Learn why inspirational writing is so popular, and how faith can lead to power on the page. Instructor: Robin Davis is the former food editor for the Columbus Dispatch and senior writer for Kenyon College.
DEADLINE TO REGISTER: September 19
September 30: From Memory to Memoir
Take what you remember of your life —people, events, emotions— and learn how to write about them. Instructor: Alexis Wilson is the bestselling author of Not So Black and White, a memoir.
DEADLINE TO REGISTER: September 26
October 7: The Unique Art of
Humor is a wonder, and writing to bring smiles to the faces of your readers can be wonderful. Instructor: John Kachuba is the author of many books, including the bestseller, How to Write Funny.
DEADLINE TO REGISTER: October 3
October 21: The Building Blocks
Character, plot, dialogue, voice, setting, point-of-view – get inspired by these fiction-writing basics. Instructor: Christiane Buuck is a professor of creative writing at The Ohio State University.
DEADLINE TO REGISTER: October 17
October 28: Writing that Tells Your Story in Print and Online
Whether writing for a blog or a brochure, effective storytelling techniques can help you capture and retain your readers’ interest and communicate with impact. Instructor: Kathy Baird is a professional writer and communications consultant.
DEADLINE TO REGISTER: October 24
November 4: The World of
The ins and outs of publishing have changed, and it’s important to learn how to navigate this new world. Instructor: Katherine Matthews
has been published in numerous magazines, and is the editor of PageSpring Publishing. DEADLINE TO REGISTER: October 31
We are also very excited to announce a Special Master Class with 2013 John E. Nance Writer-in-Residence: KATRINA KITTLE
The acclaimed author of The Kindness of Strangers and Traveling Light is the 2013 John E. Nance Write-in-Residence at Thurber House. She will be teaching a two-hour Master Class on Characterization and Voice, two of the most critical components of fiction writing.
Date: Thursday, October 24, 2013
Time: 6:00-8:00 p.m.
To register for any or all of our Adult Writing Workshops, please visit click here!
After a lot of reading and debate, finalists have finally been selected for the 2013 Thurber Prize for American Humor! Initiated in 1997, this is the nation’s highest annual recognition of the art of humor writing. The winner will be announced at an event at Caroline’s Comedy Club on Broadway in New York City on September 30, 2013.
The finalists for the 2013 Thurber Prize for American Humor are:
Shalom Auslander for Hope, A Tragedy (Riverhead)
Dave Barry and Alan Zweibel for Lunatics: A Novel (G.P.Putnam’s Sons)
Dan Zevin for Dan Gets a Mini-Van: Life at the Intersection of Dude and Dad (Scribner)
CONGRATULATIONS TO OUR FINALISTS!
Past winners of the Thurber Prize for American Humor include:
1997: Ian Frazier – Coyote vs. Acme
1999: Editorial staff of The Onion – Our Dumb Century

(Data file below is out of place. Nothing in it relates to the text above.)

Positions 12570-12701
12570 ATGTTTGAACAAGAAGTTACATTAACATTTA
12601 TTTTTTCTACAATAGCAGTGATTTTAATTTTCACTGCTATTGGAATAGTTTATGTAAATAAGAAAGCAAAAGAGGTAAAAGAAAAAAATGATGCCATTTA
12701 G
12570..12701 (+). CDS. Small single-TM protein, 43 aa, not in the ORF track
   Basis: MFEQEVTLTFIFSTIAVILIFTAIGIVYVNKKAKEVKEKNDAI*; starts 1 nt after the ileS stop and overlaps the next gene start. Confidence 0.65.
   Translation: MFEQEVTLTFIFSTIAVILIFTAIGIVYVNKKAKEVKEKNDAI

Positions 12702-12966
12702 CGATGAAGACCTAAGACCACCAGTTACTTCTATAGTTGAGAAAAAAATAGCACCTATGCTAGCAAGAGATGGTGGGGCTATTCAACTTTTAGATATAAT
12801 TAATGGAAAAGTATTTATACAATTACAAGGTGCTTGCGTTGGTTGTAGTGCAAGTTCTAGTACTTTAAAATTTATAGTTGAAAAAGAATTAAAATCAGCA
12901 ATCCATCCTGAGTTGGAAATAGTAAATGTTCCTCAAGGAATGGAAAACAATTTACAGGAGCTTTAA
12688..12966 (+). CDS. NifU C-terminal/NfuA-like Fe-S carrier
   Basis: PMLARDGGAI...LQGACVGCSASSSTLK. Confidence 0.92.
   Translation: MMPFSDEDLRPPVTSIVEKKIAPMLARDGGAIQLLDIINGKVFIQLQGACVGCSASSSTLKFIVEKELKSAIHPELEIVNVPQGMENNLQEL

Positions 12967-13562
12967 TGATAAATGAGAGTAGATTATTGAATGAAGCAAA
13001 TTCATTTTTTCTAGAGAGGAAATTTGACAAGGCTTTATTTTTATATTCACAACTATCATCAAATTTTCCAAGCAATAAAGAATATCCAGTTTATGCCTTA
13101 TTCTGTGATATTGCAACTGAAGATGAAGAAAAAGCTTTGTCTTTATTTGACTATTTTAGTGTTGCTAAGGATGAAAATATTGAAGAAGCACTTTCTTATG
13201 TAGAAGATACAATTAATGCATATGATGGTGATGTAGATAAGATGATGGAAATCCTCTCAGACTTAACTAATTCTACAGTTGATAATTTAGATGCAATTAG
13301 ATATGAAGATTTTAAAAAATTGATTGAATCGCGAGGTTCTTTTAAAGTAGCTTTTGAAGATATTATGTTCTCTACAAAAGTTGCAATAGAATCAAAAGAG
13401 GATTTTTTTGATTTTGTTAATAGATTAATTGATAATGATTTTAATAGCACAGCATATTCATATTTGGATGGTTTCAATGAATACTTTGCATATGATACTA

2001: David Sedaris – Me Talk Pretty One Day
2004: Christopher Buckley – No Way to Treat a First Lady
2005: Jon Stewart and the writers of The Daily Show with Jon Stewart – The Daily Show with Jon Stewart Presents America (The Book): A Citizen’s Guide to Democracy Inaction
2006: Alan Zweibel – The Other Shulman
2007: Joe Keenan – My Lucky Star
2008: Larry Doyle – I Love You, Beth Cooper
2009: Ian Frazier – Lamentations of the Father
2010: Steve Hely – How I Became a Famous Novelist
2011: David Rakoff – Half Empty
2012: Calvin Trillin – Quite Enough of Calvin Trillin: Forty Years of Funny Stuff
*The Thurber Prize for American Humor is sponsored in part by the Greater Columbus Arts Council.
We can’t wait to see you this fall!
On Tuesday, August 27, we are of kicking off our Fall 2013 Season of Evenings with Authors with Maggie Shipstead! Her debut novel, Seating Arrangements, was an instant New York Times bestseller that peels back the layers of an affluent WASP family. Filled with well-written wit, humor, and emotion, Seating Arrangements is an engaging novel that will keep you turning the page. Join us as Shipstead discusses the Van Meter family, as well as her career and love of writing.
Click here to order tickets or for more information about this event or any other 2013 Fall Evenings with Authors event
On Wednesday, August 14, the world of the Dungeons & Dragons invaded the Columbus Museum of Art for our special event, The Sundering: Re-imagining the Forgotten Realms of Dungeons & Dragons. Wizards of the Coast has brought together six bestselling fantasy authors to independently write a book that together will complete The Sundering, a series that re-imagines The Forgotten Realms. Three of the authors, R.A. Salvatore, Erin Evans, and Ed Greenwood, joined us for a panel discussion on this special evening to discuss the collaboration process as well as their past and future writing careers.
R.A. Salvatore kicked off the series with his recent release of The Companions. Erin Evans, one of the youngest authors on this project, will release the third book in the series on December 3, 2013. In contrast, Ed Greenwood the most seasoned writer and the creator of the Forgotten Realms setting has the task of ending the series.